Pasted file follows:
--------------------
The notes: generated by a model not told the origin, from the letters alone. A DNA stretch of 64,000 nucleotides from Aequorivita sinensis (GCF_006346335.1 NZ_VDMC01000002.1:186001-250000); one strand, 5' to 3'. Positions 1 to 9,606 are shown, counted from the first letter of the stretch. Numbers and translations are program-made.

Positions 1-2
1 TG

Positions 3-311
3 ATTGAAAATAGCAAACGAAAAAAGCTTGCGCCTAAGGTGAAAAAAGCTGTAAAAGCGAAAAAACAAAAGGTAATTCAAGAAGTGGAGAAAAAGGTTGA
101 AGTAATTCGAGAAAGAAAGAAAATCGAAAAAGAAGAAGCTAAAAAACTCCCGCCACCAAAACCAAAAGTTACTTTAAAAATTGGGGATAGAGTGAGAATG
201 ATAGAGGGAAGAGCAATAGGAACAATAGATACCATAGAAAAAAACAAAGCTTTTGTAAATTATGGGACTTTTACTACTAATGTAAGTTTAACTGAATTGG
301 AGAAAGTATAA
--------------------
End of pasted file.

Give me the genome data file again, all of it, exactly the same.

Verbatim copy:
The notes: generated by a model not told the origin, from the letters alone. A DNA stretch of 64,000 nucleotides from Aequorivita sinensis (GCF_006346335.1 NZ_VDMC01000002.1:186001-250000); one strand, 5' to 3'. Positions 1 to 9,606 are shown, counted from the first letter of the stretch. Numbers and translations are program-made.

Positions 1-2
1 TG

Positions 3-311
3 ATTGAAAATAGCAAACGAAAAAAGCTTGCGCCTAAGGTGAAAAAAGCTGTAAAAGCGAAAAAACAAAAGGTAATTCAAGAAGTGGAGAAAAAGGTTGA
101 AGTAATTCGAGAAAGAAAGAAAATCGAAAAAGAAGAAGCTAAAAAACTCCCGCCACCAAAACCAAAAGTTACTTTAAAAATTGGGGATAGAGTGAGAATG
201 ATAGAGGGAAGAGCAATAGGAACAATAGATACCATAGAAAAAAACAAAGCTTTTGTAAATTATGGGACTTTTACTACTAATGTAAGTTTAACTGAATTGG
301 AGAAAGTATAA